The main goal of the project is to enhance higher education and research capacity related to climate change, natural resource management and environment in a coordinated network of four universities in South Asia. We wish to give continuity and ensure long-term collaboration created by NUFU/NOMA funded projects (2007/10109; 2010/10037) with expansion to Bhutan to further internationalize the projects addressing global change related issues.
Main partner: Kathmandu University (Nepal)
Noragric project coordinator: Prof. Bishal Sitaula,
Other Noragric staff involved: Prof. Pål Vedeld and Dr. Gry Synnevåg
Project Partners: Institute of Forestry, Tribhuvan University (Nepal); Karakoram International University (Pakistan); Ministry of Education/Royal University of Bhutan; and Norwegian University of Life Sciences (Norway)
Funded by: NORHED programme, Norad.
Project period: 2013-2018
Other NORHED projects at NMBU
The present project builds upon lessons learned from partner experiences of past NUFU/NOMA projects in the Himalayan region and further extending collaboration to Bhutan, which has very similar terrain and socioeconomic situation as in Nepal and Pakistan. The project is designed to address the priorities and needs of the partner countries as stated below.
The prevailing unsustainable practices and approach to development activities worldwide, and the increasing contribution of developing countries, particularly in South Asia, impacts on the natural resource base and environment have led to global-scale changes such as trans-boundary water issues, long range transport of pollution, deforestation and the ever-intensifying consequences of climate change.
What is clearly needed is a transformation of attitudes leading to sustainable and environmentally sound approaches to socioeconomic development, which do not deplete the natural resource base or destroy our natural environment. The medium of effecting attitude transformation and ultimately achieving sustainable development is through education. The education system in developing countries should bring about a widespread public awareness and sensitization to the key issues and problems of achieving sustainable development and adapting to/mitigating climate change. This has to be tackled at the level of higher education to produce a technically trained and qualified work force to influence the national policies in all related sectors (energy, agriculture, forestry, water resources, etc.) to deal with the above issues.
South Asia is particularly vulnerable to Climate Change. Global disaster data confirms that the region is probably the most critical hotspot of disaster in the world today due to its geophysical and hydro climatic characteristics (World Bank 2010). Furthermore, atmospheric warming of 10C observed in the Himalayan region over the past thirty years has led to a considerable reduction in glacier area and glaciers are receding faster than in any other part of the world (IPCC 2007a). Along with the loss of glaciers, climate change may have significant negative impacts on the vulnerable climate-dependent communities particularly, the rural poor, women and marginalized groups in developing countries. There are, however, not many micro-level case studies of highly vulnerable communities with low adaptive capacity (Dabi et al., 2008).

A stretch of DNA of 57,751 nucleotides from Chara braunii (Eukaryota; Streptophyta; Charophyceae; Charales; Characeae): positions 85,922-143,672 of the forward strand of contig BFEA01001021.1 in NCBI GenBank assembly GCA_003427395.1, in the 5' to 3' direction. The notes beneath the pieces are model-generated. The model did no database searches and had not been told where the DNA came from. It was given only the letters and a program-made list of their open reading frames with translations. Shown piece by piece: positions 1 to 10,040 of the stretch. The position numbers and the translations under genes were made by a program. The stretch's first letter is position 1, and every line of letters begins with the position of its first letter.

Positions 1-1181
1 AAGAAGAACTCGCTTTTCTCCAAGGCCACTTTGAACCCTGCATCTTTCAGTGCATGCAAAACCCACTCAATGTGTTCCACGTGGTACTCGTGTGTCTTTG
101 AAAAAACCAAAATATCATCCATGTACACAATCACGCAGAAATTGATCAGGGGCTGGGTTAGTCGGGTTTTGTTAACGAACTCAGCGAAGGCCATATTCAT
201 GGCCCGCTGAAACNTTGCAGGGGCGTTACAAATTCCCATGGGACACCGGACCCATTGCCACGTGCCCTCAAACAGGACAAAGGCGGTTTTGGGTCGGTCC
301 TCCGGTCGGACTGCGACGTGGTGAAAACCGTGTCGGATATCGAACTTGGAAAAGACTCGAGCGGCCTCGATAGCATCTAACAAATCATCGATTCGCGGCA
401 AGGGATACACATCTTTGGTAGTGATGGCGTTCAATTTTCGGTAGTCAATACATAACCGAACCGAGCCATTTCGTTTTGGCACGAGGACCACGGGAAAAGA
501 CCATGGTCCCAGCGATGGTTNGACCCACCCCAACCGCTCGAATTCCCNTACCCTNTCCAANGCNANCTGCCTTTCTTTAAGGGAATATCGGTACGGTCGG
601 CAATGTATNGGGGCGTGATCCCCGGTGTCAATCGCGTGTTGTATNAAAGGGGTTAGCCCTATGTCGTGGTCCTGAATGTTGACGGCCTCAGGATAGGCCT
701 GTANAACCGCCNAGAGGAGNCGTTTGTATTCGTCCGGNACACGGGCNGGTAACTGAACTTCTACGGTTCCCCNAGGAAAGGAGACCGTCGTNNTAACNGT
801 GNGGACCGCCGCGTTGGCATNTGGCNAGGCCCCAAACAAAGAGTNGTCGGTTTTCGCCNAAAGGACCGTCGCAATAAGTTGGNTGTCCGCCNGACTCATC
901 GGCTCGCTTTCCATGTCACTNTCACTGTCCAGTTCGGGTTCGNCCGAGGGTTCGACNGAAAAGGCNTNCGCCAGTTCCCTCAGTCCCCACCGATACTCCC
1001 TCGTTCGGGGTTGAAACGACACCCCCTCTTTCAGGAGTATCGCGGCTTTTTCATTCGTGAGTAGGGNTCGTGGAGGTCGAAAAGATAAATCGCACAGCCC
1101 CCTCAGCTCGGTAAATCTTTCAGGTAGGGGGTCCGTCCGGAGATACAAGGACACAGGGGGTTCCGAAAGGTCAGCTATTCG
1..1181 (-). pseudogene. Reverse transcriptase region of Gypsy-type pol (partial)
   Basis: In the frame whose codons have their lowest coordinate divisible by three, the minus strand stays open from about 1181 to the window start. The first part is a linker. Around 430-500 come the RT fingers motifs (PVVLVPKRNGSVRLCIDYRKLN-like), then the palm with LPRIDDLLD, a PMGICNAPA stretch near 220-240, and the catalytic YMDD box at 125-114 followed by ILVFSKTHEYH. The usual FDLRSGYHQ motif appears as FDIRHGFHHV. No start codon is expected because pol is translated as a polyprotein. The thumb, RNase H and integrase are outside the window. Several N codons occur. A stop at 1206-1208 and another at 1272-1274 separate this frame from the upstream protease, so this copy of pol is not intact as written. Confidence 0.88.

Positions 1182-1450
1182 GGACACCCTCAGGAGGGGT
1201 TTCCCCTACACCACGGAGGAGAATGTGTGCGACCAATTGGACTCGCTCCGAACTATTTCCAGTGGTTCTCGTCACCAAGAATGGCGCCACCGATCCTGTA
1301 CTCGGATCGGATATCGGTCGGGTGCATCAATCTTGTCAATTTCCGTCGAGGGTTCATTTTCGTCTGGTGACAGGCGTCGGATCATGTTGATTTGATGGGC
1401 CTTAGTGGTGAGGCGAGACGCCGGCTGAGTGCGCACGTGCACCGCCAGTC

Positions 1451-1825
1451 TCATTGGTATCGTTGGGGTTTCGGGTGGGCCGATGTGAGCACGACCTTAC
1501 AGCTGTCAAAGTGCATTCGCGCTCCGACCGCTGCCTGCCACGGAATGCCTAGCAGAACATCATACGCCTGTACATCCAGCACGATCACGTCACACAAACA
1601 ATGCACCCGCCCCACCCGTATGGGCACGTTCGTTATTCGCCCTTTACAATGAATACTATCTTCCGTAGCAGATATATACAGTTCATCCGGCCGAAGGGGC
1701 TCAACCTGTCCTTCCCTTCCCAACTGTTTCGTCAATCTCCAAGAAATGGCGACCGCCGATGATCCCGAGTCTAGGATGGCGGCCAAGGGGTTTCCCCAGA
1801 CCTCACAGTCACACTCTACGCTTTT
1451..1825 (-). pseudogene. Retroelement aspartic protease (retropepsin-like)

Nepal’s contribution to the global GHG emissions is negligible, however, negative effects of climate change on natural resources, such as, water, forests, land and biodiversity in Nepal are significant due to its fragile economic and environmental base. Analysis of climatic data from 1977 to 1994 showed that, the average temperature in Nepal increased by 0.06 degrees Celsius annually (Ebi et al., 2007; Shrestha et al., 1999). The warming has been higher in the high mountain areas compared to the global average over the last 100 years (Du et al., 2004; IPCC, 2007b). The changing precipitation patterns, warming, and glacier recession are providing a new identity to the mountain regions as a climate change hotspot and these changes have potentially serious consequences for mountain ecosystems and people, as well as for the downstream regions (Macchi, 2011; Shrestha et al., 2000). Limited knowledge and information is available on how specific climate hazards are impacting the livelihoods resources, how climate change is impacting on different wellbeing groups and how poor people, women and marganilized communities in the rural area of Nepal are responding to the climate changes. The analysis of differential impacts of climate change is very important to study in the complex society of Nepal where poverty exists extensively based on the rural–urban, geographical, gender, and caste/ethnic divisions (Murshed and Gates, 2005).
Although limited research has been conducted in the region, studies indicate that land use and management significantly influence the rates of GHG (Awasthi et al., 2005; Shrestha et al., 2004; Sitaula et al., 2004; Raut et al., 2012) emissions, as well as, as SOC stocks (Bajracharya et al., 2004; Shrestha et al., 2007). Likewise, studies indicate that there is potential to capture atmospheric carbon and sequester it in terrestrial biomass and soils under appropriate management (Bajracharya and Atreya, 2007; Dahal and Bajracharya, 2011).
The primary target groups are Higher education institutions in South Asia, faculty members, administrative/support staff, and graduate students, particularly focusing on women, climate change vulnerable groups and marginalized groups capacity enhancement.
The secondary target groups are government agencies and local communities (through action research)